Solo & Small Firm

Admissible Statements

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By Michael R. Diliberto

In civil and criminal cases, police reports are inadmissible when they contain improper multiple hearsay. In Jane IL DOE v. Brightstar Residential Incorporated (Mar. 10, 2022, No. B304084) __ Cal.App.5th __ [2022 WL 714127], the Court of Appeal explained that under proper conditions, statements in a police report can be admissible evidence.  

Defendant Brightstar provides residential care to people with developmental disabilities. Plaintiff Doe is a young woman with the mental age of a child who lived at a Brightstar facility. In 2011, Brightstar hired Ruben Alcala as a part-time handyman. In 2016, Alcala sexually assaulted Doe. Through her father, Doe sued Brightstar and the Machados (the facility owners) for negligence, negligent supervision, and related claims. Brightstar and the Machados moved for summary judgment and argued that the assault was not foreseeable, that they lacked knowledge of Alcala’s dangerous propensities, and other defenses.           

Michael R. Diliberto

In response, Doe relied on a police report to show Alcala had a propensity to abuse, he was a risk to Brightstar residents, and was on the property when he had no right to be there. Doe argued Brightstar breached their duty to Doe. The trial court excluded the police report as inadmissible hearsay and granted the motion for summary judgment for Brightstar and the Machados.

The Court of Appeal reversed, finding that two types of police report evidence were admissible. The first type concerned Machado’s admissions. Soon after the assault, Machado told responding officers that he knew Alcala had “a history of loitering around the facility and harassing female employees.” One of the officers recorded Machado’s admission in a police report, creating double hearsay. The report’s account of what Machado told the police officer is first-level hearsay. The officer’s written report is second-level hearsay: the written report is an out-of-court statement offered for its truth. (Evid. Code § 1200.)

 But double hearsay is admissible if a justification for admitting the evidence rebuts the hearsay objection at each level. (Evid. Code § 1201.) Here, the double-hearsay problem was cured.  At level one, Machado’s statement to the officer was the admission of a party opponent. (Evid. Code § 1220). Machado’s statement to the police also was admissible for its truth against his company Brightstar. (Evid. Code § 1222.)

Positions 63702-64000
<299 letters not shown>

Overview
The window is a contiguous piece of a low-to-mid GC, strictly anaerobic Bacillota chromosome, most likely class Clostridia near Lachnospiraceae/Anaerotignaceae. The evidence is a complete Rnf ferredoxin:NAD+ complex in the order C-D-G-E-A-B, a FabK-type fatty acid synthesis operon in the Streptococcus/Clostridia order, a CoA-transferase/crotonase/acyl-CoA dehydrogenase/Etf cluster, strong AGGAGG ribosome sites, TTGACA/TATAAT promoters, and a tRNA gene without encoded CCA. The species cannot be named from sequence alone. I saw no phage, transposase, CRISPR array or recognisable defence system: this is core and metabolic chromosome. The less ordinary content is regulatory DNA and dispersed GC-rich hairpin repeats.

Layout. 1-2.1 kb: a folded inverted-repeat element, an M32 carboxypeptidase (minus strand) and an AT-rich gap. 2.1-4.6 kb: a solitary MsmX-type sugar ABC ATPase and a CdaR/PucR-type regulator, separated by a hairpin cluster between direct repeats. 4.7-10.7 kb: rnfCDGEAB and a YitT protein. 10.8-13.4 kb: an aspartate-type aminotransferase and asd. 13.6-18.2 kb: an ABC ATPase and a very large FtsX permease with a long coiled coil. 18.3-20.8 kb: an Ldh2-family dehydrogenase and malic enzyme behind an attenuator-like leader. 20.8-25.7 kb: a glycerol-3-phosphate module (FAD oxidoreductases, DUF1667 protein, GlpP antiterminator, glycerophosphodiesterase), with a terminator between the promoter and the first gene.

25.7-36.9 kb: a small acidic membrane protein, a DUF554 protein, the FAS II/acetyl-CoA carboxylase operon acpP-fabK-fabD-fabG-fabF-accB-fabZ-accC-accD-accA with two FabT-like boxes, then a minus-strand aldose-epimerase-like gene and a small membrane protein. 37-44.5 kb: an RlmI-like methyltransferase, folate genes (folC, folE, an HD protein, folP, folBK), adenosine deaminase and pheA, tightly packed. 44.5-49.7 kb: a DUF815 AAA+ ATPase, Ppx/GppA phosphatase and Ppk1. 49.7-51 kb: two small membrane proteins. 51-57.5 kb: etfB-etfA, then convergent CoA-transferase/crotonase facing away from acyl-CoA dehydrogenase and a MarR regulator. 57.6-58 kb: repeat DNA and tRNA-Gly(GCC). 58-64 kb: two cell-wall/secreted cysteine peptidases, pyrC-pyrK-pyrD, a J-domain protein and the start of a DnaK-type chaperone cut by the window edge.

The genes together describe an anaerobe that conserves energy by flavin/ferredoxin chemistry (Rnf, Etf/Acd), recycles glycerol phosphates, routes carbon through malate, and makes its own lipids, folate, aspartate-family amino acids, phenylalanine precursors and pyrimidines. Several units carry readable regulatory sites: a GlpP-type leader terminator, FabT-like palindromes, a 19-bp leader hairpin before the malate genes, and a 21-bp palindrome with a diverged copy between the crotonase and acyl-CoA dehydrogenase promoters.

At level two, the officer’s report was admissible as an official record. (Evid. Code, § 1280.) The official records exception to the hearsay rule is based on the presumption that public officers properly perform their official duties, which creates the trustworthiness that justifies accepting the hearsay statement. Machado’s admission to the police that Alcala had a “history” of harassing women also was relevant to the foreseeability of Alcala’s attack. A permissible inference would be that Alcala’s conduct had been serious and repeated. Machado’s statement to the police that “since his conversation with Alcala, … Alcala has refrain[ed] from loitering in the facility” raises the inference that Machado was aware Alcala posed a danger and responded ineffectively. The court concluded that Machado’s admission regarding Alcala’s history of loitering and harassment should have been admitted in the record.

The second type of admissible evidence was a group of statements Brightstar employees made to the police about Alcala. At the first level, Doe offered these employee statements, not for their truth, but for the nonhearsay purpose that Brightstar and its employees were on notice of Alcala’s disturbing and unsupervised presence. At the second level, the report was an official record.

A triple hearsay statement to the police was also admissible. Employee Garay told the police she heard Doe tell Alcala “Hi Daddy,” and that employee Amparo told Doe “he is not your daddy.” This was triple hearsay: (1) Garay heard Doe and Amparo speak about “daddy;” (2) Garay told the officer what she heard; and (3) the officer wrote in the police report what Garay had related. At level one, the words Amparo and Doe spoke about “daddy” were not helpful for their truth—whether Alcala was or was not Doe’s daddy—but to show a usage suggesting intimacy between Alcala and Doe, as well as Amparo’s concern about this intimacy.

At level two, Garay’s statement showed employee Garay had notice of possible intimacy between Alcala and a Brightstar resident. At level three, the police report was an official record. The court concluded that Garay’s statement to the police was not an admission, but rather was not hearsay at all. Doe offered these statements to prove Brightstar’s corporate knowledge, not the truth. Whether true or not, employee Garay’s knowledge was attributable to her employer Brightstar: that Garay had notice Alcala was on the property late at night and knew Doe called Alcala “daddy.” (Civ. Code § 2332.) The hearsay rule does not apply when evidence is offered for notice rather than truth.  

The Takeaway

Police reports are often inadmissible, but not always. Under proper conditions, statements in a police report can be admissible evidence.

Michael R. Diliberto is a mediator and arbitrator with ADR Services, Inc. His monthly articles about litigation and strategies for settlement negotiations are at

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